Thursday, June 30, 2011

Refreshing Mojito Iced Tea - The REAL Variety

It's been a while since I've updated, but thought I'd share a delicious summery drink I've been enjoying. Its simple, refreshing, and definitely beats the sugary-not-even-tea-iced-tea-powder that you'll buy at the store.

The Mix:

2 Mojito tea bags
A few mint leaves (I have a few too many, my mint plant is wildly taking over my garden!)
Honey, agave, or whatever you use as sweetner; to taste
A slice or two of lime

Boil about a cup of water and steep the tea bags and mint for 5 or so minutes with a drop of honey or any other natural sweetner you prefer. Add in the lime lime and top it up with      cold water and icecubes. Refrigerate to chill or serve as is. Enjoy!

Sunday, March 20, 2011

To Spoon or Not to Spoon?

Sometimes I close my eyes and imagine what it would be like to virtually clean the slate of all the things we’ve come to know and accept as normal, and sweep all the way back to a simpler, purer, unclouded time of simply living, and particularly, simple eating. When it comes to baby’s first foods, our children’s nutrition has become a formulized science, a quite confusing, utterly void of anything good, type formula. We are given step 1-4, told which bags, jars and cartons of food to buy when and how to feed it, and how much they should consume.
After a month or two of serving up, “just add water” fortified infant cereal to my son, I began to question the quality of what I was giving him. If only I’d flipped to the back of the bag I would have taken one glance at the ingredient list and tossed it in the trash. I ditched the expensive bags of oatmeal, rice cereal and other over processed baby cereals full of added sugars and began grinding my own grains and cooking cereals from scratch. I referred to a great baby food book called, Super Baby Food, and packed every bowl full of nutrients for the best meal possible. Not only is this a fraction of the cost of instant cereal, it majorly trumps commercial baby cereals in both nutrition and cost and takes very little time to prepare. This was mainly his breakfast meal, lunch consisted of a doctored up whole-fat yoghurt, and dinner was often similar to breakfast.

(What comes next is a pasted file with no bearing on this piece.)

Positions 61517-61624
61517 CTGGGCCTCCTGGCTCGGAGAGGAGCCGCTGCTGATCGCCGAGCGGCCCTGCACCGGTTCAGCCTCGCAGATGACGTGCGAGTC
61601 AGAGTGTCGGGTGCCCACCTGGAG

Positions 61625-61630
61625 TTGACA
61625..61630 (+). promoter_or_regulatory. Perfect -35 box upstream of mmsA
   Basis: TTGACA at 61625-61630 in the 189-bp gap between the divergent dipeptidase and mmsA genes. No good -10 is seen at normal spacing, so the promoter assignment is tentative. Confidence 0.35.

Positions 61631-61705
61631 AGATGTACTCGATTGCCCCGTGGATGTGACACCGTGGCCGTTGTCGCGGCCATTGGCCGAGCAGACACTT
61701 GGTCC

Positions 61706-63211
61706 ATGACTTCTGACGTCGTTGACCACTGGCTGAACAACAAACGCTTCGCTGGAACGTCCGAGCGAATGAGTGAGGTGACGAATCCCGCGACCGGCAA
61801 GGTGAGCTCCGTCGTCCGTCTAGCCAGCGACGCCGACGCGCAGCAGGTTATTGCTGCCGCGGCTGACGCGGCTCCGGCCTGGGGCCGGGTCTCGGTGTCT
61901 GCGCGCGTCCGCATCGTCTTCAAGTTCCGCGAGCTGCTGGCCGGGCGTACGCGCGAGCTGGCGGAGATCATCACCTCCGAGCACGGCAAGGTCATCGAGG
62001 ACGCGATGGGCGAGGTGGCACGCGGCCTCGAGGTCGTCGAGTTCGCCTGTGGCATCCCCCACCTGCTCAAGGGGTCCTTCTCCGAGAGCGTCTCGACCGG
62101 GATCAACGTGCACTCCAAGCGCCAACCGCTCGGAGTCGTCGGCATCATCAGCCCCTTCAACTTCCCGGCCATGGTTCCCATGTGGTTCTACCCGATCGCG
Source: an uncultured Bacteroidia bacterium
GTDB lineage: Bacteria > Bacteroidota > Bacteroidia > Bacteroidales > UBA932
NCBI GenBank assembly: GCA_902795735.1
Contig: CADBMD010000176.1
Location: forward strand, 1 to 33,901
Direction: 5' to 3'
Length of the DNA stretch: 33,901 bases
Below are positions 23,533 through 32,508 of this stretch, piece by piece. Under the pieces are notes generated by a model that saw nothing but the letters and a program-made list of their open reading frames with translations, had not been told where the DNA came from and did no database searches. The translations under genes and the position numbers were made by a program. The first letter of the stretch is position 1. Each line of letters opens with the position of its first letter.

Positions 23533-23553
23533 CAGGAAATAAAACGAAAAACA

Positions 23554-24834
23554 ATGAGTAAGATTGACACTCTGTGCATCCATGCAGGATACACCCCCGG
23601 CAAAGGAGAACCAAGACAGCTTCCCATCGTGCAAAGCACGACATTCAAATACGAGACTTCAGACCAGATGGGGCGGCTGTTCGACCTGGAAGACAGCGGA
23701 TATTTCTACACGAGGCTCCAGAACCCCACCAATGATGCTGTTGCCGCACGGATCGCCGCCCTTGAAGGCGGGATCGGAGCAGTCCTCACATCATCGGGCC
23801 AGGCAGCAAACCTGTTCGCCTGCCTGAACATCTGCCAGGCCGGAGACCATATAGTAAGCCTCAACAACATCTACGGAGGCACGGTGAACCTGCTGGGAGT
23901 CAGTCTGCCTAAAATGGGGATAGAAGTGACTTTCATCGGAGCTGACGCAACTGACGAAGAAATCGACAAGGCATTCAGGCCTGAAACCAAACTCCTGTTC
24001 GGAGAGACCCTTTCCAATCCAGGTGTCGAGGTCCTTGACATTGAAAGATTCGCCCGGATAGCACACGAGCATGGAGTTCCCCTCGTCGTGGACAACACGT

More recently, and now that my son is passed the stage of baby cereal and eats all that we as a family eat, I’ve been introduced to a way of introducing food that is healthier, easier, and keeps in rhythm with the development of your child and his need and desire to wean to newer foods. Baby led-weaning is really a dressed up name for letting your babe self-feed. While breast-milk still remains to be their prominent source of calories, food is offered in proportions they can pick up (and won’t choke on), and voila! They eat it when they’re hungry, and stop when they’re full. Who knew eating could be as simple as cook, cut and serve?, a site dedicated to the practice of baby led weaning, offers plenty of information and tips on how to get started. Seeing as mainstream baby feeding practices have veered so far off from what’s natural, we have to inform ourselves on what should be normal. Here’s some of their tips:
  1. Have a good trawl on the internet for blogs, info and in particular video clips of BLW babies. Seeing little tiny 6-month-old babies demolishing their food and hearing the gasps of admiration from the proud parent behind the camera (and by parent I mean Dad. It’s always the Dad), will do your confidence the power of good.
  2. Next, forget ‘baby food’. Food’s food, as long as you’re not adding salt. To start off with, think chip-sized because it’s an easy shape for little 6-month-olds to grip, but you’ll soon move on to smaller pieces as it’s more interesting for a child developing a pincer grip.
  3. (Slightly bitter) experience suggests that the more effort you put into making something special for the baby, the less likely they are to eat it. Give them what you’re having. If they hate it, fine, they’re getting their calories from milk anyway.
  4. Never put food into a child’s mouth, let them put it in by themselves so that they can control it as it moves backwards. If the baby gags, remember that it’s their way of moving food around in the mouth and don’t panic. Some parents have found that making exaggerated chewing faces and noises reminds the child to get back on track.
  5. Don’t get too hung up on three meals a day, it may take a while to work up to that. Whatever’s convenient and enjoyable for you is best. And don’t put too much on the highchair tray at the one time, just a couple of pieces of food will stop them feeling overwhelmed.
Check out their link for a more extensive list of suggestions for baby led weaning, and find out if it just might be for you.
The choices are many, but the most important is that your growing baby has a balanced, nutritious diet!

Saturday, March 19, 2011

Disposable vs. Cloth - The decision just got easier.